DuckDuckGo, a privacy focused search engine, has announced that it is now profitable, despite not tracking users’ search history and online activity.
Gabriel Weinberg, the company’s CEO, explained in an AMA (ask me anything) on YCombinator’s Hacker News what differentiates his search engine from the other big guys, namely in the area of data collection.
“DuckDuckGo is actually profitable. It is a myth you need to track people to make money in web search,” Weinberg explained, “Most of the money is still made without tracking people by showing you ads based on your keyword, i.e. type in ‘car’ and get a car ad.”
A Pew Research study revealed just how big the relationship is between how privacy-conscious a user is and how much information they knew about government surveillance. Unsurprisingly, there was a significant jump in attention paid to privacy when the user had heard more about surveillance. This is DuckDuckGo’s target audience: those who care about their privacy and are looking for ways to protect it.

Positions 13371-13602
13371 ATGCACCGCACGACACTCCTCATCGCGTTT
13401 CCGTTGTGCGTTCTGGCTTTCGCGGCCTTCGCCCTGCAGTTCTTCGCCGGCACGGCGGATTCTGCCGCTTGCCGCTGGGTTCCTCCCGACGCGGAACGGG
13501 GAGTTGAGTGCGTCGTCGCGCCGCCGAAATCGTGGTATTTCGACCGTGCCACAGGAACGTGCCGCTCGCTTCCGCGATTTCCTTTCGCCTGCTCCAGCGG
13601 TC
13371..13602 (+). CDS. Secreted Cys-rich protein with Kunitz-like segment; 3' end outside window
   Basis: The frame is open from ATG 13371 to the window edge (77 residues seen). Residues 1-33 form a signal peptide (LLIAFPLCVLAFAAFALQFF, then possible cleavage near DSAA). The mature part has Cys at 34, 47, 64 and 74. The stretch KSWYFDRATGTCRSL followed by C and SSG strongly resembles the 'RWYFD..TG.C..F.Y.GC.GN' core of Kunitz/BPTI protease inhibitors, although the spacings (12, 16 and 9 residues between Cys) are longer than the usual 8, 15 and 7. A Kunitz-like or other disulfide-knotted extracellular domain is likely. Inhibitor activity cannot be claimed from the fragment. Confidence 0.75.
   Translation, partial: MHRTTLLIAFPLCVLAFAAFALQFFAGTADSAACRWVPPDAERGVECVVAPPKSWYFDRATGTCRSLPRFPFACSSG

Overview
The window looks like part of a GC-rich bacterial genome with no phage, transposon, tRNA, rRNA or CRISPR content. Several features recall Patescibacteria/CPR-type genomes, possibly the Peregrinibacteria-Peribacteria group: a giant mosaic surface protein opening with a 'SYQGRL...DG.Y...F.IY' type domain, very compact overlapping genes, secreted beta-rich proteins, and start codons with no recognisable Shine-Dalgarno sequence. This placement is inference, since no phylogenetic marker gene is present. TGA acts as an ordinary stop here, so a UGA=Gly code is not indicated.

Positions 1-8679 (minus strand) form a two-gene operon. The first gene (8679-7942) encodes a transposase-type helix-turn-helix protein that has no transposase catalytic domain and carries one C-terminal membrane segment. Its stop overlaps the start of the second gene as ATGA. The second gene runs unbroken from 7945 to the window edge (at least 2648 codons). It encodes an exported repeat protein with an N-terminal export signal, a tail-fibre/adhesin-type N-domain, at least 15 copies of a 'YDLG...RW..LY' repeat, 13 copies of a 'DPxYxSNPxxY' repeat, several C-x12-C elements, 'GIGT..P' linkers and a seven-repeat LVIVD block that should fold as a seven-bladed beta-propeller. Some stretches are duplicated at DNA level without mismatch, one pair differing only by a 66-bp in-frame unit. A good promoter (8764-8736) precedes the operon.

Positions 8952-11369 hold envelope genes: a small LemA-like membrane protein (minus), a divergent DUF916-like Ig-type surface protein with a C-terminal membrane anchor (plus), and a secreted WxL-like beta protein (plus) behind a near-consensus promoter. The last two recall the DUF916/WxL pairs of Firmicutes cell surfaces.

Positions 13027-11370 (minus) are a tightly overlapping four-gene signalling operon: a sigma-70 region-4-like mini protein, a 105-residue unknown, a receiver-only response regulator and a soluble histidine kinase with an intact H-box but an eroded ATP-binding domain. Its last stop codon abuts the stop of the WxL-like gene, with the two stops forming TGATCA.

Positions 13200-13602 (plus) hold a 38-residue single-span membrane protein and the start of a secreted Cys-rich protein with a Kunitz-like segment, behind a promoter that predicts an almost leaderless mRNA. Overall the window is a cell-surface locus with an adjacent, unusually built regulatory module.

Surveillance can be a very polarizing topic: Some people surveyed said that widespread surveillance would provide enough safety to warrant the greater restrictions on privacy. On the other hand, another significant portion found the revelations “deeply troubling”, and supported efforts to combat surveillance.
“When asked about search engine providers, online video sites, social media sites and online advertisers, the majority felt ‘not too confident’ or ‘not at all confident’ that these entities could protect their data,” explained the report’s authors.
This insecurity is the attitude that DuckDuckGo is trying to appeal to, and it definitely seems to be working.